The Tyax Elite is proof of the way bike prices have risen. When we tested it a few years ago it was £280. It was a cracking bike then – and it still is.
The wide handlebar, well-behaved fork and hydraulic disc brakes make the Tyax Elite unusual in its price point as a bike you can enjoy any wheels-on-the-ground descent on – once you switch the tyres to something that will hook up in the mud. It’s not a particularly heavy bike either, at 13.4kg (29.4lb, without pedals), so you can winch it up the hill again too.
Ride & handling: Great for trail centre blasts but uncomfortable for longer rides
Steering is sharper than you initially expect because the Tyax Elite’s beefy tubes and big handlebar mask the fact it has fairly old-school cross-country orientated geometry. The wide bar does keep turns and drops in check, though, and helps give the bike a more can-do attitude.
The solid-looking back looks like it’ll give a rough ride and lives up to expectations, so the bike is better for short loops than all-day outings. At the front, it’s a different story. The Suntour XCR fork starts smooth and becomes more buttery with time.
By the end of the test, we were getting almost all of its 100mm (4in) of travel with no noticeable bottoming out. A worry that there was play in the stanchions turned out to be a knocky and loose headset. Reassembled with grease and carefully torqued, it worked ﬁne, but we were concerned that the problem might redevelop in time.
The Tyax Elite is listed as coming with toothy Kenda Komodo tyres, but our test model arrived with 2.1in Kenda Small Block Eights. These are great on a race bike, not so good on a trail centre bike. One of our testers snowploughed the bike into a wooden post on a slippery descent when the mud-freighted tyres surfed like slicks, and Ian narrowly missed doing exactly the same.
We’d have preferred all-round tyres like Kenda Nevegals (which cost much the same as Small Block Eights) for a budget trail bike like this: they’ll actually grip in mud, even when banked over a bit. More width would also be useful for added bump absorption.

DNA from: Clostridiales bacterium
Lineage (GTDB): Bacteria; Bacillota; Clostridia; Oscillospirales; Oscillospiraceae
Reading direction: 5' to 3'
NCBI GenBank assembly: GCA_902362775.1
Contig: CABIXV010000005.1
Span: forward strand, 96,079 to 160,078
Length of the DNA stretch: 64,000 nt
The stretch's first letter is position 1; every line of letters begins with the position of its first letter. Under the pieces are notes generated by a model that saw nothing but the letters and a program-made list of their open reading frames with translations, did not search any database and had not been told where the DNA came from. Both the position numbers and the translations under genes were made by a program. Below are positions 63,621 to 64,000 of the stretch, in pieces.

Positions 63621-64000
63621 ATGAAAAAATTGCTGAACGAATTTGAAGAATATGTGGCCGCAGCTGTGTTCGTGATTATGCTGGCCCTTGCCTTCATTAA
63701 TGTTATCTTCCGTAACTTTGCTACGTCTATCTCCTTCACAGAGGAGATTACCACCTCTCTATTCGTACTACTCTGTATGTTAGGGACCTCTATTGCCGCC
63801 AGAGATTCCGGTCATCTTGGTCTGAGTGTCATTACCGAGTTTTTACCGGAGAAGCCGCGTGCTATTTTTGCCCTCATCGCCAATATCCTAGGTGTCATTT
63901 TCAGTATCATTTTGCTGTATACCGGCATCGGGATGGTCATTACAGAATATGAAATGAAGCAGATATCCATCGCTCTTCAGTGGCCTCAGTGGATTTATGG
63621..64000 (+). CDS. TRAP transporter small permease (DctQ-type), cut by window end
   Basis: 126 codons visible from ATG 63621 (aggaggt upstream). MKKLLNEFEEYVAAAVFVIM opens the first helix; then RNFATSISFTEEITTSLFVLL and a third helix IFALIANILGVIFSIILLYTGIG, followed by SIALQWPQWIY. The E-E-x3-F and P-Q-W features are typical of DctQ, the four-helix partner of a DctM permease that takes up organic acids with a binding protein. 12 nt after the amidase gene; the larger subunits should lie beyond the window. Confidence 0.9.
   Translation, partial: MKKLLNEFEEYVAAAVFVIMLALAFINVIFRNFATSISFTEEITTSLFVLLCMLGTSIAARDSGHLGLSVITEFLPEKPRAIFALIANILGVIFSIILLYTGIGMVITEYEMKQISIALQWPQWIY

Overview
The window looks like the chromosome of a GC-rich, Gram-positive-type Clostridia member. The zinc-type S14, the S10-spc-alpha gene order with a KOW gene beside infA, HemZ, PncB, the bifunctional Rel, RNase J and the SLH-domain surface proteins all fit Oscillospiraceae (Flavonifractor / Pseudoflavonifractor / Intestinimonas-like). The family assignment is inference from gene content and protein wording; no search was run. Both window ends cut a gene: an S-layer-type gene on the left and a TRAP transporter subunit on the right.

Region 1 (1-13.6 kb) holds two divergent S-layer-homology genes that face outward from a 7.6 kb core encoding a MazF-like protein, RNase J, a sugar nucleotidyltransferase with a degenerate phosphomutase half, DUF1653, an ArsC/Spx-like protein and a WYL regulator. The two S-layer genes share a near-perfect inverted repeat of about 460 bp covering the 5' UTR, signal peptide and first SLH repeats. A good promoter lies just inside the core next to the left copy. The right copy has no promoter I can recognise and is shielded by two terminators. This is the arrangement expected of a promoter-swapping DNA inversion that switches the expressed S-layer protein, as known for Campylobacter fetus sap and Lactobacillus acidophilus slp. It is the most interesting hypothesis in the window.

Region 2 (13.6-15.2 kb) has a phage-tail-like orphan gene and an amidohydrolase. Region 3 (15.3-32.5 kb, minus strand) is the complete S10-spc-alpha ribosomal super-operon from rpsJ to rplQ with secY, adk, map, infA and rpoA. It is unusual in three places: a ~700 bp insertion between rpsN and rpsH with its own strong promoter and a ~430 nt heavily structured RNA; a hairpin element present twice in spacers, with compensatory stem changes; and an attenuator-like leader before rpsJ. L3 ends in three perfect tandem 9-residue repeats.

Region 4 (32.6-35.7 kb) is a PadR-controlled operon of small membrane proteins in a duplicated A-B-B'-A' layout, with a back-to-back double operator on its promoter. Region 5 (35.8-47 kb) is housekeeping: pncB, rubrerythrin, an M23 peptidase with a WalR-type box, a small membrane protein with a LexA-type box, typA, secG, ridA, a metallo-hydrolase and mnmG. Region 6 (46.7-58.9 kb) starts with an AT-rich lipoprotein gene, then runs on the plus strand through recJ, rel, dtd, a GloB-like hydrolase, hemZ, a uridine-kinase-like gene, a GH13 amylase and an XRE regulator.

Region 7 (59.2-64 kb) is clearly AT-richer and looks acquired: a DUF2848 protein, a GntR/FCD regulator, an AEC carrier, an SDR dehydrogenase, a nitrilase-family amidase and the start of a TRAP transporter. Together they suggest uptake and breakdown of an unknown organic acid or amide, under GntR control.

Frame & equipment: Well damped fork tops a great spec for the price
The Tyax Elite uses a reinforcing curve at the head tube instead of a chunky gusset. Its aluminium tubes are burly, with the down tube ﬂaring wide at the head tube for maximum stiffness and drop-off resistance. Stays are solid looking too, while the head tube is a zero stack one with semi-integrated headset.
A cursory glance might peg it as a shorter and slacker angled budget hardcore bike. It isn’t. It does have a trail-centre friendly big bar, but it uses cross-country angles and has a roomy reach.
While there are eyelets for a rear rack and/or mudguards, they’re inaccessible because the dropouts are cowled. So the Tyax Elite isn’t ideal for dual use as weekday work bike.
The fork is a hydraulically damped Suntour XCR, like you get on bikes costing a couple of hundred pounds more. At this price point, ruled by randomly rebounding pogo sticks, it’s a steal. Yet a decent 24-speed drivetrain is squeezed into the spec, along with hydraulic disc brakes.
Tektro Auriga Comps aren’t special as hydraulic discs go, but compared with the inefﬁcient cable discs that some bikes have at this price point, they’re very good indeed.
Square taper cartridge bottom brackets have been relegated to the entry level by Octalink and then external bottom brackets, but we didn’t notice any lack of stiffness here and it will be cheap to replace when it dies.